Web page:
Some California parents who are getting a divorce might be interested in a form of child custody known as bird nesting. This is an arrangement that allows children to stay in one place, often the family home, while the parents take turns living there with them.

Nesting works best with a few provisions in place. It can help if each parent has a separate place to go when not staying in the home. It may work better as a temporary arrangement with an agreed-upon timeline or at least an agreement for how to end the arrangement if one parent becomes unhappy with it. For example, parents might decide to stay in the home until a lease ends or until the house is worth more and they can put it on the market.

One couple found that different living arrangements, schedules and expectations meant that nesting was not successful for them. The father was able to spend his time out of the house with his parents where he had plenty of space, but the mother only had her sister’s couch to sleep on. The father worked long hours away from home while the mother worked at home. The mother also said the father left housework undone.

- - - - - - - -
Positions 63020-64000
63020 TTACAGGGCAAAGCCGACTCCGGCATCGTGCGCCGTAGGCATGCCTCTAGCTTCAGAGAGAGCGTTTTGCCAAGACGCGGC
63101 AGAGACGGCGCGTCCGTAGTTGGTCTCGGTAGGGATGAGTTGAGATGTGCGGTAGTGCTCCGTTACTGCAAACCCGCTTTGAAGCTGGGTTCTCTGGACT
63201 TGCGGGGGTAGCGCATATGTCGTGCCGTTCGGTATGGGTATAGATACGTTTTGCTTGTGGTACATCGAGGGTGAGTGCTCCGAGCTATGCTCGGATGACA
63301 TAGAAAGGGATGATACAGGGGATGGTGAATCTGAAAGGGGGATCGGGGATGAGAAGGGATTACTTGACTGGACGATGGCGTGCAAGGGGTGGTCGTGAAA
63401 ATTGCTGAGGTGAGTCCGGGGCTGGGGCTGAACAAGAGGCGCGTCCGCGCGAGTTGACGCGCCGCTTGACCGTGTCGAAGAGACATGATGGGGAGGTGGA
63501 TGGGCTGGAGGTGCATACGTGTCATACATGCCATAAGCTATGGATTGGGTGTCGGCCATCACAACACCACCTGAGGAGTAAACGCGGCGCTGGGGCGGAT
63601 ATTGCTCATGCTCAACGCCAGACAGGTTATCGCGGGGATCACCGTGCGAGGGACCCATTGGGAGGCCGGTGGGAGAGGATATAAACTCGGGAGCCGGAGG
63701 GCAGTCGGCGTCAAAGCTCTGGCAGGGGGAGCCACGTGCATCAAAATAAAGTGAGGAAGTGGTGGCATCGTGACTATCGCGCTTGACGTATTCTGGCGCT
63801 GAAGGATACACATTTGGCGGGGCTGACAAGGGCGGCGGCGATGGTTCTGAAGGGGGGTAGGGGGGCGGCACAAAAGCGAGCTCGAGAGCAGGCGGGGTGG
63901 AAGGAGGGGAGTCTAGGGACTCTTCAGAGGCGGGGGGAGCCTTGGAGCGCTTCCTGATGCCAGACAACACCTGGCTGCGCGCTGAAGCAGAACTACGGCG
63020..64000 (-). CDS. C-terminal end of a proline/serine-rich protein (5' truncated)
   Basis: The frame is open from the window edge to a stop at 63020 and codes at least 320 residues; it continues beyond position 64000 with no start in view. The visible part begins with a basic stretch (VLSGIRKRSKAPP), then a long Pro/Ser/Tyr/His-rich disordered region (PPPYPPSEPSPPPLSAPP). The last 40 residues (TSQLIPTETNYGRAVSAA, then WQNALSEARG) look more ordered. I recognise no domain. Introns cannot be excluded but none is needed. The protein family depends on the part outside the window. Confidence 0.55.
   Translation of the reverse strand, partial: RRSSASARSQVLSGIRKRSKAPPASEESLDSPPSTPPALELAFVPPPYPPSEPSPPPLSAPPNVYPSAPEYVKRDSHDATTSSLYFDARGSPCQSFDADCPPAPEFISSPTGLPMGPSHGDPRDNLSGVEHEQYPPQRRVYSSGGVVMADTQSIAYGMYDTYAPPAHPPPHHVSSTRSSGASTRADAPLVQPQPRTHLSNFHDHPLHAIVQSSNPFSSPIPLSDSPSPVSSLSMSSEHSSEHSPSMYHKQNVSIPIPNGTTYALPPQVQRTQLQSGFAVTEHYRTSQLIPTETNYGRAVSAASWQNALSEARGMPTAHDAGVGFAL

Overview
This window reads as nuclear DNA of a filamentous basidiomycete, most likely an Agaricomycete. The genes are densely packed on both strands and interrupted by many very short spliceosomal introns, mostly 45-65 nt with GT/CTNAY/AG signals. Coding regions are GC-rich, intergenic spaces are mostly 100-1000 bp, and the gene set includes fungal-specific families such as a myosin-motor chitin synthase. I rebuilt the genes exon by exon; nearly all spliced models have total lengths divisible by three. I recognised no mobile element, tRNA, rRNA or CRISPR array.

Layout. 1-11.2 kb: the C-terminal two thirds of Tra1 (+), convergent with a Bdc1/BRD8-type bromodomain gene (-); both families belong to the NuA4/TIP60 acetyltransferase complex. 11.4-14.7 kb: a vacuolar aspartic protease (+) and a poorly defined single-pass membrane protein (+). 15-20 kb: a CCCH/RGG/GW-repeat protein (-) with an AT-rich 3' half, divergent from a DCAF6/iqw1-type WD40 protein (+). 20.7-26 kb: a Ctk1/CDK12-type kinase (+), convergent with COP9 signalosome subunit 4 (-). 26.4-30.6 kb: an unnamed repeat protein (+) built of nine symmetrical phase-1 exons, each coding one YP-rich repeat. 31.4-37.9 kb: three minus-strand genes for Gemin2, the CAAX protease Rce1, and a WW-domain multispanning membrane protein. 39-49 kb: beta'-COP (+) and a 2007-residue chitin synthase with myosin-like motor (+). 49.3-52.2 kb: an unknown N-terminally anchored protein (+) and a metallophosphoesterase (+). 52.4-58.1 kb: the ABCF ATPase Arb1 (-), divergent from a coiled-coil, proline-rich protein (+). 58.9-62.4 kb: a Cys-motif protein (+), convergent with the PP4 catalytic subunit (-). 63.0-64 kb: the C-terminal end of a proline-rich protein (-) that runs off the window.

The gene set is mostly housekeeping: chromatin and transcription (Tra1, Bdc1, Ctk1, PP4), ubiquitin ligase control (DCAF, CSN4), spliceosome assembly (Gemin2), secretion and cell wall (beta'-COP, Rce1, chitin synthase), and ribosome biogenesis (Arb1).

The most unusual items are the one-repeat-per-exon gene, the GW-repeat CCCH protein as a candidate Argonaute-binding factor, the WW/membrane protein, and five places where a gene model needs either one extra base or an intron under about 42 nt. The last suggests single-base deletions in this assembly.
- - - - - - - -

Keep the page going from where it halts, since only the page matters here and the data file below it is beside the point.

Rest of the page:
Parents who cannot afford this arrangement or who experience too much conflict to make it work might adopt a number of other schedules. Studies have found that children do well in joint child custody situations even when it means they must move back and forth frequently between their parents’ homes. Parents should try to create consistency between their homes with a clear parenting plan and an agreement on household rules. Their custody agreement may also include plans for holidays and vacations or at least deadlines by which these arrangements should be decided upon to reduce the likelihood of conflict.